Join James Raffan on Adventure Canada’s voyage Out of the Northwest Passage, September 5-21, 2015.

Circling the Midnight Sun:
An Evening with James Raffan

Royal Canadian Geographical Society Spring 2015 lecture
Wednesday, April 15, 2015
at 7:00pm EST
Canada Aviation and Space Museum
11 Aviation Parkway
Ottawa, ON
K1K 2X5

Kathleen Winter: ‘Boundless’

Boundless: Tracing Land and Dream in a New Northwest Passage
Kathleen Winter, August 2014

Boundless_Kathleen_WinterIn 2010, on a last-minute invitation from Noah Richler, best-selling author Kathleen Winter joined an Adventure Canada trip through the Northwest Passage. Winter and her cohort left the coast of Greenland bound for Kugluktuk, Nunavut by way of Ilulissat, Karat Fjord, Baffin Bay, Dundas Harbour, Pond Inlet, Beechey Island, and an infamous uncharted rock off King William Island…

Four years later, Winter’s memoir of that journey, Boundless, appeared in bookstores across the country, garnering excellent reviews. The Globe and Mail praised its “inexorable narrative drive and its keen attention to humanity“, while the Toronto Star noted Winter’s “graceful, poetic, shimmering prose“.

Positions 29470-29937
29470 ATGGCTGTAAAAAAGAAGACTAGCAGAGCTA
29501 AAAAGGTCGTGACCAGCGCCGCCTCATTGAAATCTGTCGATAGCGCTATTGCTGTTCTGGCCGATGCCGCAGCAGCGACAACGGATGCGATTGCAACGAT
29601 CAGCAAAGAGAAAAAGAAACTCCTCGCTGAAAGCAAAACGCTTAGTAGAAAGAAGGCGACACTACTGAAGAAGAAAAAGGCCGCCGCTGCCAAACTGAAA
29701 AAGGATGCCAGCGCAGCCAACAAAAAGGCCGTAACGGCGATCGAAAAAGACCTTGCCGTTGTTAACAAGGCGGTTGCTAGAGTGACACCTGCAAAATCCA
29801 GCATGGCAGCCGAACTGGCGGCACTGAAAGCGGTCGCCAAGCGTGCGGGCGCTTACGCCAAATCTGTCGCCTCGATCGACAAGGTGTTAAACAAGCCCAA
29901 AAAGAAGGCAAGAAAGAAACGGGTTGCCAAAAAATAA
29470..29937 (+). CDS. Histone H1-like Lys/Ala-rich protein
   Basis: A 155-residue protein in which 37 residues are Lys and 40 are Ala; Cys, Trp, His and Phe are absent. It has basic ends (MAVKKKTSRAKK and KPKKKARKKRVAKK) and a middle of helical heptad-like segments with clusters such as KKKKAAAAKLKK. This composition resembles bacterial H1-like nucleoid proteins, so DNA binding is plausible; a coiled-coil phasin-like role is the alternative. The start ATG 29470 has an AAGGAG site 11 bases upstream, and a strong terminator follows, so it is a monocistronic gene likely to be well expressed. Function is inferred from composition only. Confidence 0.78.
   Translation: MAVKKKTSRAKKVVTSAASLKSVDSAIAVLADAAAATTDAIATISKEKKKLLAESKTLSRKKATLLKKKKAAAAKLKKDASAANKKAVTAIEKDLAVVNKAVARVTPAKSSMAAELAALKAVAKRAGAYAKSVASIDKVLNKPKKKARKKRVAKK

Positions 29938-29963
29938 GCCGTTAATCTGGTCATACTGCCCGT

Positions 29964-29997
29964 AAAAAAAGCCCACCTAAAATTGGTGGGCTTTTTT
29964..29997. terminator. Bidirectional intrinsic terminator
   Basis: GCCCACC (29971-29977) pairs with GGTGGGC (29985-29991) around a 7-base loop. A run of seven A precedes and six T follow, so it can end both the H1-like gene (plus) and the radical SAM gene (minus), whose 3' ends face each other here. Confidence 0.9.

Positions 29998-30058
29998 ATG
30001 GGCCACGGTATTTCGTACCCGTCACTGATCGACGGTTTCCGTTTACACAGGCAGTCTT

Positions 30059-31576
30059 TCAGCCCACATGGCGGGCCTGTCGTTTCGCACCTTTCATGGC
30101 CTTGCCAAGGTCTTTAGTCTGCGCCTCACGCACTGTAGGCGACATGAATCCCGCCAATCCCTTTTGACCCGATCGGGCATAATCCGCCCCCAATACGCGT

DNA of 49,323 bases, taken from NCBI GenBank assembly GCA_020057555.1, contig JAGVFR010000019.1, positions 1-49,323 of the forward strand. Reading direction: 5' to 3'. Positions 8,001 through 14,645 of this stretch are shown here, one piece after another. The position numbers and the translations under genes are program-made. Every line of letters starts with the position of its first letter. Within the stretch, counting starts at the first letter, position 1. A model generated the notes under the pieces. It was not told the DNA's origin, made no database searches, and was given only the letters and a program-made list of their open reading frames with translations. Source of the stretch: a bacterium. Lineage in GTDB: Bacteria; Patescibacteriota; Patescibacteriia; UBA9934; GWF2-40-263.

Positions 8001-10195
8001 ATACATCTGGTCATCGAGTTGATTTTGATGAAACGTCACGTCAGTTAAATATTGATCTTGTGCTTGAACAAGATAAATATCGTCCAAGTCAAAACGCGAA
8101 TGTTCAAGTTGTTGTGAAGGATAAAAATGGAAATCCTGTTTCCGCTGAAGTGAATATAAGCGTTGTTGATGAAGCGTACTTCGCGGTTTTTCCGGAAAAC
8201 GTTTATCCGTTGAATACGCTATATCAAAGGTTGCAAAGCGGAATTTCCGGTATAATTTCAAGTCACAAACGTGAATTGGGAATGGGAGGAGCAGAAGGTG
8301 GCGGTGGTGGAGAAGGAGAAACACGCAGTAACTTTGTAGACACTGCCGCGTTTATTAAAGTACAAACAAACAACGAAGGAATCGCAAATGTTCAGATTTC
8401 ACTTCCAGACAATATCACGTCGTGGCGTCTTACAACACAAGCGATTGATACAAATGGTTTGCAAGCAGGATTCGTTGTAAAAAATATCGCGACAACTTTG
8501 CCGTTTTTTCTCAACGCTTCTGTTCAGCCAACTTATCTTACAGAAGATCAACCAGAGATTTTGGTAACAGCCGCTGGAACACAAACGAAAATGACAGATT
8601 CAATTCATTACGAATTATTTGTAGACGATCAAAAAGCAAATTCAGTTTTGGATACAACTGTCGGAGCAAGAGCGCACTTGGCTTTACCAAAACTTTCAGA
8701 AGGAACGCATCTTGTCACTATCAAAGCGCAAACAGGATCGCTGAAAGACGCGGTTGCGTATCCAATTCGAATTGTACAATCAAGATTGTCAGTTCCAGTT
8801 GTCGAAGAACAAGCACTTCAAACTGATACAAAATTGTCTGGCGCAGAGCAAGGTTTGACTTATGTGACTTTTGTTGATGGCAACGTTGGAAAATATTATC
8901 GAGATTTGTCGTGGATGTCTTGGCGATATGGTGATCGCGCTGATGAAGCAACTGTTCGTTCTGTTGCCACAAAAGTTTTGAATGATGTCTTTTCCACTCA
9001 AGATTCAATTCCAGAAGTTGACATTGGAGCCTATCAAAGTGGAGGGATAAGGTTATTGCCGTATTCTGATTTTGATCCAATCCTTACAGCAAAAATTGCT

Naturally, I was curious. But having twice travelled a similar route with Adventure Canada as a Zodiac driver and host, I took my time before diving into Boundless. Would my own memories be compromised by reading someone else’s thoughts about places I’ve been to, and people I know?

To my relief, Boundless isn’t the sort of travel memoir that rehashes experiences, day by day and note for note. Winter’s writerly transit of the fabled Northwest Passage (a term she thoughtfully deconstructs) is hers alone. The roles of the various staff, the unique and sometimes frenetic shipboard experience, and all the daily work that goes into making the experience memorable for the passengers really fade into the background in this tale.